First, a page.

Collected Plays and Stories
CWSA. Volume 3 and 4
Incomplete and Fragmentary Plays
Fragment of a Play
A street in Mathura. Ahuca’s house.
What art thou?
One that walks the Night.
Thou art Ocroor by thy voice.
The Lord has given his creature. Thou shouldst be
If I am?
Walk not alone
When the black-bellied Night has swallowed earth
Lest all thou hast done to others should return
Upon thee with a sword in the dumb Night
And no man know it.
Care not; I am shielded.
Not by the gods!
No, by a greater god
Than any that have seats near Vishnu’s throne.
What god whom even Sudaman worships?
Whose shoe I have enshrined in Mathura
And all men kiss it and their tongues declare
’Tis justice and mild rule while their hearts hate
Thou art the Ogre. Has the blood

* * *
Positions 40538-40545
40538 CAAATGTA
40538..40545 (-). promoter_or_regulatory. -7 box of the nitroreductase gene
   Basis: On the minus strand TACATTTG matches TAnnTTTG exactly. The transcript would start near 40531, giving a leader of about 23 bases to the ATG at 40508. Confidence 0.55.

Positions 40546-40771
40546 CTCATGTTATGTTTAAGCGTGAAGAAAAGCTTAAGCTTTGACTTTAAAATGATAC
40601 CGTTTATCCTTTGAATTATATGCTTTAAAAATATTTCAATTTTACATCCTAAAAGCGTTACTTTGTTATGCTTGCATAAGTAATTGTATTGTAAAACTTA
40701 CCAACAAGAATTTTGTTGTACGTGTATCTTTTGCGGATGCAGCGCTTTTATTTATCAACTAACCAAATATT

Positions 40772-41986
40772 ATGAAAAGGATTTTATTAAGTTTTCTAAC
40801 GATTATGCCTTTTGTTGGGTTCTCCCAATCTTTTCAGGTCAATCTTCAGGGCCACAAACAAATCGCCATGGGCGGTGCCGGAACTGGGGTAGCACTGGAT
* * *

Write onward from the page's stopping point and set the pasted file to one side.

Of many nobles not contented thee?
Dost thou not feel enough thy furious greatness yet,
Ocroor, I have a belly to digest
Much more than Mathura.
So Ravan had
What dost thou in this black night
Whose shadows help the lover and the thief,
Two kindred traders? Which of these art thou?
Both, may be.
If thou be, then let thy theft
Attain some Yadav’s house, that I may laugh
At his dishonour.
Thou hatest much, it seems,
Thy father’s nation!
Whom I have imprisoned
That I may mock him daily, else were he dead
And with the gods he worships.
Thou shalt end
If it is so, ’tis so
Because the round of being leads to that,
And not because of gods or virtue.
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